Computers and artificial intelligence have come along at an exponential rate over the past few decades, from being regarded as oversized adding machines to the point where they have played integral roles in some legitimately creative endeavours.
Marketers wholly subscribing to a metrics-based, programmatic digital marketing approach could be risking brand growth through short-term thinking and optimisation overkill, The Hallway’s Jules Hall claims.
Speaking at ADMA’s Digital Town Hall event in Sydney yesterday, the agency’s founder and CEO said marketers need to straddle the line between optimisation and creative thinking as programmatic and digital become dominant ways of engaging with consumers.
“If you keep harvesting and don’t build brand positioning in people’s minds, you run out of people to harvest,” he told attendees. “We’ve seen clients do that and we’ve had to dig them out of that situation.”
Within creative agencies, Hall said there’s also a view that programmatic is killing creativity. However, he argued programmatic opens up enormous opportunities for creativity – just of a different kind.
“In this ecosystem and world we’re operating within, we need system thinking: You need lots different executions that can be as tailored to the individual and consumer at different points in their journey as possible, but those executions still need to be tied to a singular, core idea,” he said.
“You need an idea that can tolerate lots of executions so you’re not seeing schizophrenic, isolated messages from a brand. Every message needs to build on that brand experience and story you’re trying to establish in the hearts and minds of consumers.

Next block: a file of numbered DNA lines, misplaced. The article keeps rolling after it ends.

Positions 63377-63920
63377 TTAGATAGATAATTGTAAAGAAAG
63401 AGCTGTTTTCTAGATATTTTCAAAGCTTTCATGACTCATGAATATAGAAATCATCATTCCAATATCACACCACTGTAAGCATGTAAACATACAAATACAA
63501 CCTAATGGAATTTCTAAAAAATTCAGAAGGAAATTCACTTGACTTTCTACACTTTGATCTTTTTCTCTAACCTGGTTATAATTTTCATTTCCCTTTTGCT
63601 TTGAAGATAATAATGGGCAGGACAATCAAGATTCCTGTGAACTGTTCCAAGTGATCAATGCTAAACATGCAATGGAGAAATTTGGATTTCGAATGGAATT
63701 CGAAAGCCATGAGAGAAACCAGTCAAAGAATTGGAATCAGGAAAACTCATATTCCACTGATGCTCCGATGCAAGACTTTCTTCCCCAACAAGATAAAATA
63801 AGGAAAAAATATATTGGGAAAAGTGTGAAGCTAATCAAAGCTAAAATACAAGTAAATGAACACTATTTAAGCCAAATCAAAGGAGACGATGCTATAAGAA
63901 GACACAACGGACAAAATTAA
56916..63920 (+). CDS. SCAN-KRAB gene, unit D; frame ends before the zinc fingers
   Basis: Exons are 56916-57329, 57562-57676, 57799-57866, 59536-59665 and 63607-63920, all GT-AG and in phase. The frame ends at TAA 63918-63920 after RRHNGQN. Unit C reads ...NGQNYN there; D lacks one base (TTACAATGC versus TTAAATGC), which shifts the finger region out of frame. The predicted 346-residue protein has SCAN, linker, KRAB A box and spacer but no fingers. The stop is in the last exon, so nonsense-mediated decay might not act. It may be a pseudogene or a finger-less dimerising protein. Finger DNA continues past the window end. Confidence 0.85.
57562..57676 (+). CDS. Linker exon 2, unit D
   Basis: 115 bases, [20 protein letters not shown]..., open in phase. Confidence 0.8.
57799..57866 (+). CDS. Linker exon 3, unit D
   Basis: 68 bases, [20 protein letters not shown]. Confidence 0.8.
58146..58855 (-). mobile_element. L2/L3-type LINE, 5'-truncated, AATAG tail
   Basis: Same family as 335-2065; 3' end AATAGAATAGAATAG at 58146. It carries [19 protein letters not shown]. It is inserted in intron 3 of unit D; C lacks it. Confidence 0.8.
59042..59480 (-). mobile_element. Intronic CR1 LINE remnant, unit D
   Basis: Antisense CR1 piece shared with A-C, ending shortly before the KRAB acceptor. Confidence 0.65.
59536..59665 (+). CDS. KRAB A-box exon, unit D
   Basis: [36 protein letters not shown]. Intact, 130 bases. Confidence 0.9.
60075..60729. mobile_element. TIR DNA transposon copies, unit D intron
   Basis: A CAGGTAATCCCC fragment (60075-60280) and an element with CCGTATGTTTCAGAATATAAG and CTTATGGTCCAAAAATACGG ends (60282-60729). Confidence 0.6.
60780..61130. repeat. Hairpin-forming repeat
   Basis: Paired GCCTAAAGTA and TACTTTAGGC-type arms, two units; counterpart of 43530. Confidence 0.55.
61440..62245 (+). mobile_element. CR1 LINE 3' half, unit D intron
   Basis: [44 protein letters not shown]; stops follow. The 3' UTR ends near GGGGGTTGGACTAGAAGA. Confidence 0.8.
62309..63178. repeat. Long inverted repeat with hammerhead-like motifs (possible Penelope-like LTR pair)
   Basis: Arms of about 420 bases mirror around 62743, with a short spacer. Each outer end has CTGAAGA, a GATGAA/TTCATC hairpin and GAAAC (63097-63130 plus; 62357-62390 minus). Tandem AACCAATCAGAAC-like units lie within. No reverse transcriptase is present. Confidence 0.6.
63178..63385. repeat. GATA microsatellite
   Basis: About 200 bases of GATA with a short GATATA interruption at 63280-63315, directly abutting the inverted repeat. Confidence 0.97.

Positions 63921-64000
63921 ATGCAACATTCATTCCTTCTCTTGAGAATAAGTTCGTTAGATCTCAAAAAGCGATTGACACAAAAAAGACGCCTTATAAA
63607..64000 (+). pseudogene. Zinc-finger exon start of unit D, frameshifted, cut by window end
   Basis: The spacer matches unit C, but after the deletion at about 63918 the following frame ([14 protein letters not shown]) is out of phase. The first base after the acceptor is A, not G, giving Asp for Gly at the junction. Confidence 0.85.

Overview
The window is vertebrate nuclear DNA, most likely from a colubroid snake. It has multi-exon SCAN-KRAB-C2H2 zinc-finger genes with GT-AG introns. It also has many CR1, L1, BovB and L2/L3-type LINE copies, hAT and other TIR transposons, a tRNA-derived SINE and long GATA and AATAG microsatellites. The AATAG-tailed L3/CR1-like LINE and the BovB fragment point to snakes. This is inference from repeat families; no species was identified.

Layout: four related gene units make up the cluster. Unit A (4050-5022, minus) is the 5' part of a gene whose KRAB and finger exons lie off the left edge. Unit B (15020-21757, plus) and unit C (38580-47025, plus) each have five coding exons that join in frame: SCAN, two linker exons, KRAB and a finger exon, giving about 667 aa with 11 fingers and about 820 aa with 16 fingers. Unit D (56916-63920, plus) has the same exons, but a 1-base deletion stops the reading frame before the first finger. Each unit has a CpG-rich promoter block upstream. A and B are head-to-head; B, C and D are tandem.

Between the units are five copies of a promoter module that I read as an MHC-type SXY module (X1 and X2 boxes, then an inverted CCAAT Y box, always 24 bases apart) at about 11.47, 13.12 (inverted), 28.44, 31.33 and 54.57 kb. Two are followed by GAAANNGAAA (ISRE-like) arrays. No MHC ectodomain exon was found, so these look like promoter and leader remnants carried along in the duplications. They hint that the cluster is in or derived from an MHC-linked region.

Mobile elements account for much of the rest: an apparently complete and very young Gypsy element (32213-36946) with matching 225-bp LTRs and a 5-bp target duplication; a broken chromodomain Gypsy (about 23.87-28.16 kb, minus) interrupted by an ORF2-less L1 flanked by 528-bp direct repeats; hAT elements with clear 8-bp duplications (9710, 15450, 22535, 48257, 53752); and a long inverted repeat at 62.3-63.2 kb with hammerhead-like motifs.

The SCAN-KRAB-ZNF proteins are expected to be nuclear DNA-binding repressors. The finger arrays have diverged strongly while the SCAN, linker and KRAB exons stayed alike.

“What programmatic offers is a way to deliver on that and create more interesting, dynamic communications.”
To do this, the creative process needs a major overhaul. “It requires macro thinkers, but also micro thinking, and being able to think down to details, nuances and form factor. And you need to move very quickly,” Hall said.
As an example, he noted a campaign The Hallway undertook for Google, which encompassed 1100 executions in market over a nine-month period. “To do that, we had daily standups and approval processes,” he said. “You are thinking and operating with a very different rhythm.”
Australian natural cosmetics brand, Nude by Nature, started investing in in-house programmatic capabilities in order to more dynamically target creative. Its head of digital, Gavin Merriman, said the decision was prompted by a desire to do cross-channel personalisation and improve retargeting efforts.
“If we wanted to send a replenishment email to someone, we know they’ve bought product, and we’ll send it two months later after they purchased as they’re ready to buy another. But email is limited, and we wanted to push out to that same segment on Facebook, display and other areas,” he explained. “You can’t do that with traditional programmatic services, as they don’t take feeds from DMPs and you can’t adapt creative to show a single product or message.
“That drove us to look at an alternative way to do it and take back some control in-house for creative and messaging in display, as well as the website and through email.”
Trafalgar Tours head of marketing, Narelle Riley, said its parent company, Travel Corporation, is also bringing digital media capability in-house globally after US testing showed more effective media results. But she admitted to some concern marketers could “kill the magic” with too much rationality around creative.
“What can bring that back is bringing things back to the consumer and the values and what they’re looking for. They’re not just online either, it’s multi-channel,” she said. “The challenge for us as we become more fragmented in this media world is how to track across channel and see a brand, not just in one way, but in a number of different ways, then learn from that.
“It’s like the old days – we need to deliver the right message at the right time – it’s just it’s got more complicated to analyse it.”
Up next: How marketers are tackling the need for flexibility in marketing budgets